Which Curse Of StrahdMy opinion is that the setting fleshes out what makes it different from the original. The action takes place in a sinister pocket dimension known as the valley of Barovia, which means you can enter or exit the campaign from anywhere in the D&D multiverse. This valley is very much an open-world, modern video game. The environment is open to exploration by players, who can also take part in side quests. All the while, the specter of Strahd will haunt them — at times literally — serving as a beacon to irrevocably pull them back to the main questline.

There’s even a mini-adventure bundled in with the campaign, designed to quickly level up new characters and get players used to the mechanics of modern D&D. Simply stated, Curse Of StrahdIt is all in one package.

So, now that I’ve sold you on it, let’s talk about three different ways to actually buy the thing.


Curse Of StrahdThe first hardcover edition of the book was published in 1931. One can easily find it at your local gaming store, or online through sites like Amazon. Independent booksellers that carry D&D will likely have a copy, as will larger retailers like Barnes & Noble.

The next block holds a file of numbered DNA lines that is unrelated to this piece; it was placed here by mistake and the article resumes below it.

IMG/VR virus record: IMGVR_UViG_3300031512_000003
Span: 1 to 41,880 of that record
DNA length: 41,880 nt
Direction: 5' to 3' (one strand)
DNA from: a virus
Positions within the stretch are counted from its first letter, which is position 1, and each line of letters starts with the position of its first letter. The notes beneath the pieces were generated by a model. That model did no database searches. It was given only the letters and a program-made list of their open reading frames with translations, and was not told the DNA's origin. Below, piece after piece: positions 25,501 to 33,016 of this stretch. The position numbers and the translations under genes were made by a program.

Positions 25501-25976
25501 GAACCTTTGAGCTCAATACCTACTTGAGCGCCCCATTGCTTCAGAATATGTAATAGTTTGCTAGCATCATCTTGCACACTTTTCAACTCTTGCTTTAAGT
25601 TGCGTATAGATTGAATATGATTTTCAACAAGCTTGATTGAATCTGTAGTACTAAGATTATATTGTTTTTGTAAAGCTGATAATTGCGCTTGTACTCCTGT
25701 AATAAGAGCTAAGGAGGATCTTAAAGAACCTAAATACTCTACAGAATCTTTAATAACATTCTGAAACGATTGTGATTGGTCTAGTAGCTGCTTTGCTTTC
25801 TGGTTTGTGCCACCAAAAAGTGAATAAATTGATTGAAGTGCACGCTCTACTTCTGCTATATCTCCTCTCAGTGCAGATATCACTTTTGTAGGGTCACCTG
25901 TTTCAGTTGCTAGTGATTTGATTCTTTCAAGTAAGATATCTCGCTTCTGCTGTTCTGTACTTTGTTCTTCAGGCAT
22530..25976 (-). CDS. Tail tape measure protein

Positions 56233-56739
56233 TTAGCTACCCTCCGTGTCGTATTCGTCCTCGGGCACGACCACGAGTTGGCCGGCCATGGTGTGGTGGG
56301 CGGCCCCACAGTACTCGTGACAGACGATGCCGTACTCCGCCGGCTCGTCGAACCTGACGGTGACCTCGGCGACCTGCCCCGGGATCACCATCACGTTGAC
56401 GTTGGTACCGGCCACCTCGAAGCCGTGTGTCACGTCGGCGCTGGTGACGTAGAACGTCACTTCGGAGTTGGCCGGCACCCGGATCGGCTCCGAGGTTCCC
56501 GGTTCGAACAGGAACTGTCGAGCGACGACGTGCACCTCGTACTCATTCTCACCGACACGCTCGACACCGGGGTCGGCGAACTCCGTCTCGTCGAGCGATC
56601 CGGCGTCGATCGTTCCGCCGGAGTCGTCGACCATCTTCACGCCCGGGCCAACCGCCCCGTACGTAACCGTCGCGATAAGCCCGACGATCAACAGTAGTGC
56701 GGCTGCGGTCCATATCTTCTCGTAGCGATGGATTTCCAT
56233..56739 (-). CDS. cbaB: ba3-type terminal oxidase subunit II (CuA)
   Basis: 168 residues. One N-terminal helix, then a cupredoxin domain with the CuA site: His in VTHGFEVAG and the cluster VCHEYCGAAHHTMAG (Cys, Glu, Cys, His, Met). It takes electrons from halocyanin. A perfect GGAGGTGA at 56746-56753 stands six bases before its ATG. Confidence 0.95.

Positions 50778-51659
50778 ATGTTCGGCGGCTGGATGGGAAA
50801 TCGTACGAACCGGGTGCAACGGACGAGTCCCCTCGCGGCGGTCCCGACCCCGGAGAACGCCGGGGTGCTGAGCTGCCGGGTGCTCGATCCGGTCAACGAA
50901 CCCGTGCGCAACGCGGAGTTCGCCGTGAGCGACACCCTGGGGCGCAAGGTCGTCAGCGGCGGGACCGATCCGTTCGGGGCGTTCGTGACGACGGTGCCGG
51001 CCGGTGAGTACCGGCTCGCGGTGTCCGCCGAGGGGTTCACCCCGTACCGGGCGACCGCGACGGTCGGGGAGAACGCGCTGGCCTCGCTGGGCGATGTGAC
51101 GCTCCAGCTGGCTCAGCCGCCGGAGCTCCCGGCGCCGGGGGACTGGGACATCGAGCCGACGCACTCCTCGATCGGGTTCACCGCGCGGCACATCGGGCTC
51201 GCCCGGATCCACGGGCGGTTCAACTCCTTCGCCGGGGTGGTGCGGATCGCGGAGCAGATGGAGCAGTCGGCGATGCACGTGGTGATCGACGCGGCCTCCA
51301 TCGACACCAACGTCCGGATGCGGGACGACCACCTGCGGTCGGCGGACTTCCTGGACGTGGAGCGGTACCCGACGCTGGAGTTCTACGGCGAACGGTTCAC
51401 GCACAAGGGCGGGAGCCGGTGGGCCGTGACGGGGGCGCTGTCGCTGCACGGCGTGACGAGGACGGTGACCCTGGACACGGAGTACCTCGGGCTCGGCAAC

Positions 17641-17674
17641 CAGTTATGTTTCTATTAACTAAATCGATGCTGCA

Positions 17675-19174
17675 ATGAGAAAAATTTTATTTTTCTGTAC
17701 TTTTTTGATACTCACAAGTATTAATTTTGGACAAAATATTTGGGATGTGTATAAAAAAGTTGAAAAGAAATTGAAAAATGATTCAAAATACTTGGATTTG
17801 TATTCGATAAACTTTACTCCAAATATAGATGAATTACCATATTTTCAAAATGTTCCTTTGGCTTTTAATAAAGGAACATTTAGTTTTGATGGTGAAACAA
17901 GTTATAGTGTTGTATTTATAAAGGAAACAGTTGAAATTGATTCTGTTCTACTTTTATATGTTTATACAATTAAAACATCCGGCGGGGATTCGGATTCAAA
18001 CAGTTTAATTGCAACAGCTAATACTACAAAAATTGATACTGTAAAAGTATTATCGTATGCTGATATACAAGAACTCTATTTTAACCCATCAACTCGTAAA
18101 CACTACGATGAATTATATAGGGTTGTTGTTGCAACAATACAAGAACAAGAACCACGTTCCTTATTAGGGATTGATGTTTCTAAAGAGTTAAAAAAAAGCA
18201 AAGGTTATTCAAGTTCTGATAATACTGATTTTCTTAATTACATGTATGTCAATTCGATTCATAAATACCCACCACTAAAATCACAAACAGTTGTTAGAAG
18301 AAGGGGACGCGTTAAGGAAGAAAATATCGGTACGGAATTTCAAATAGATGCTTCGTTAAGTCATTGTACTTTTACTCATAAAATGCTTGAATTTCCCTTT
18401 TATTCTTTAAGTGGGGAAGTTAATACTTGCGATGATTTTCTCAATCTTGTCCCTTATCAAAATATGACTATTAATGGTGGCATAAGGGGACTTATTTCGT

There are several digital options for D&D books now, and the version you want to get depends very much on your platform of choice. The best option for newcomers will be D&D Beyond, which sells the campaign and also gives players access to an online character builder. There’s also virtual tabletops (VTTs) like Roll20 and Fantasy Grounds, which offer more options for acting out the game’s combat encounters with virtual miniatures and dice. VTTs may slow down the action for novice players, so make sure you are familiar with the toolkit before gathering your group.

Of course, you’ll also need the three other books that form the core of D&D: the Player’s HandbookIt is the Dungeon Master’s GuideAnd the Monster ManualYou can find them all here. All three are also available on D&D Beyond.

Step up

Curse Of StrahdAlso available in a boxed package titled The Curse Of Strahd: Premium Edition RevampedIt is available in English. First published in October 2020, it has a hefty list price of $99.99, and given what’s included in the box, it’s hard to recommend it at that price. It is now available online through Amazon, for a lot less.